Netherlands vs. Uruguay: Dutch coach wary of his players looking beyond Uruguay in pursuit of first World Cup title
Tuesday, July 6, 2010
CAPE TOWN, SOUTH AFRICA -- No nation has stood as tall as the Netherlands at the 2010 World Cup.
Even with superstar winger Arjen Robben ailing at the outset, the Dutch sailed through their first-round matches with ease. Then they beat Slovakia to advance to the quarterfinals, where they stormed back from an early deficit to stun worshippers of the beautiful game, and themselves, by upsetting five-time champion Brazil.
And now, the Oranje stand alone: The sole team among the 32 that qualified for this World Cup to win every match it has played.
On Monday, Coach Bert van Marwijk, the man largely responsible for sending Dutch fans into delirium over the prospect of winning the nation's first World Cup, was peppered with questions about how he planned to avoid the letdowns of 1974 and 1978, when Holland reached back-to-back finals only to fall short.
And the veteran defender Giovanni van Bronckhorst, 35, who formerly played for Barcelona, was asked whether he preferred to meet Spain or Germany in Sunday's final.
One small matter was overlooked in this, of course.
It's the small country of Uruguay, the Netherlands' opponent in Tuesday's semifinal at Cape Town and, as such, the final hurdle before the Dutch reach the Sunday final that so many Orange-clad fans, and many soccer prognosticators, have decided is a foregone conclusion.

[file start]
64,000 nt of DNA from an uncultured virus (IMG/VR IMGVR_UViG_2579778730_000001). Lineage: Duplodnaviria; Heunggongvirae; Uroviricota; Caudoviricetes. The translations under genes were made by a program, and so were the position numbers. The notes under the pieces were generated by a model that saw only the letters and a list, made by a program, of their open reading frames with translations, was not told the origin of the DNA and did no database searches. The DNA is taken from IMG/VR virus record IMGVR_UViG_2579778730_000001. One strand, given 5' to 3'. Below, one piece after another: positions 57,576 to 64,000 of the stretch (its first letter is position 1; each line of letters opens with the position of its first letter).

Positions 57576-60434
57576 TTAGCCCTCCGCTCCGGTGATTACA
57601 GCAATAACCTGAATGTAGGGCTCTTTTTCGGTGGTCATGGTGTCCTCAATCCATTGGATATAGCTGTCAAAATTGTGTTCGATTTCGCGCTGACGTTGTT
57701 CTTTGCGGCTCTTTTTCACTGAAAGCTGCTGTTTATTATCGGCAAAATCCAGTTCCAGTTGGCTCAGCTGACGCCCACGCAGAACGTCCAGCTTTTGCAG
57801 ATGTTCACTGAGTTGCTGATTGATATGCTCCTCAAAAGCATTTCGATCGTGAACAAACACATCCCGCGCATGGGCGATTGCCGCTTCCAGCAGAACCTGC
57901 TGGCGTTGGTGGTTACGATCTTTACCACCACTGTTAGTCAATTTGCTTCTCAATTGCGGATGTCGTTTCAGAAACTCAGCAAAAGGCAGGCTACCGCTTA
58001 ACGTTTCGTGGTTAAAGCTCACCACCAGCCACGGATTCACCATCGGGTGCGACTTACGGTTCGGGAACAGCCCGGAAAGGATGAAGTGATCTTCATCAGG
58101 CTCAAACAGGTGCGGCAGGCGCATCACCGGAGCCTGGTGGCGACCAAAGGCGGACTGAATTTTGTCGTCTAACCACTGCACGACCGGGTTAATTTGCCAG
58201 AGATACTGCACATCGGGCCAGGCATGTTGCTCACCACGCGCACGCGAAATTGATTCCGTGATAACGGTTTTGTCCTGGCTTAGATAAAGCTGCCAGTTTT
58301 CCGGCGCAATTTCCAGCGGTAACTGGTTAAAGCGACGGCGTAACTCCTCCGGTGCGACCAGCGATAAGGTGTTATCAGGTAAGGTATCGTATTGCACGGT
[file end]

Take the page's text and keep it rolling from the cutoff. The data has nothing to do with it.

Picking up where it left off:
And that's precisely the biggest challenge for the Netherlands heading into Tuesday's semifinal, van Marwijk warned on Monday.
"When we do well, we tend to become a bit arrogant," van Marwijk confessed, referring to Friday's 2-1 triumph over Brazil and the smugness and complacency that often follows great sporting achievements. "I think our players have understood this."
Uruguay is the least likely of the four World Cup semifinalists, with recent credentials that pale alongside those brandished by Germany, Spain and Holland.
But while Uruguay has a population of just 3.5 million to the Netherlands' 16 million, it boasts two things the Dutch do not: A pair of World Cup trophies claimed at the inaugural tournament, in 1930, and in 1950.
They are faded, to be sure -- the stuff of history books to La Celeste's current generation and even to their parents. But the glory of Uruguay's two World Cup championships lives on in grainy black-and-white photographs and in a legacy that has weighed heavily on every national team since.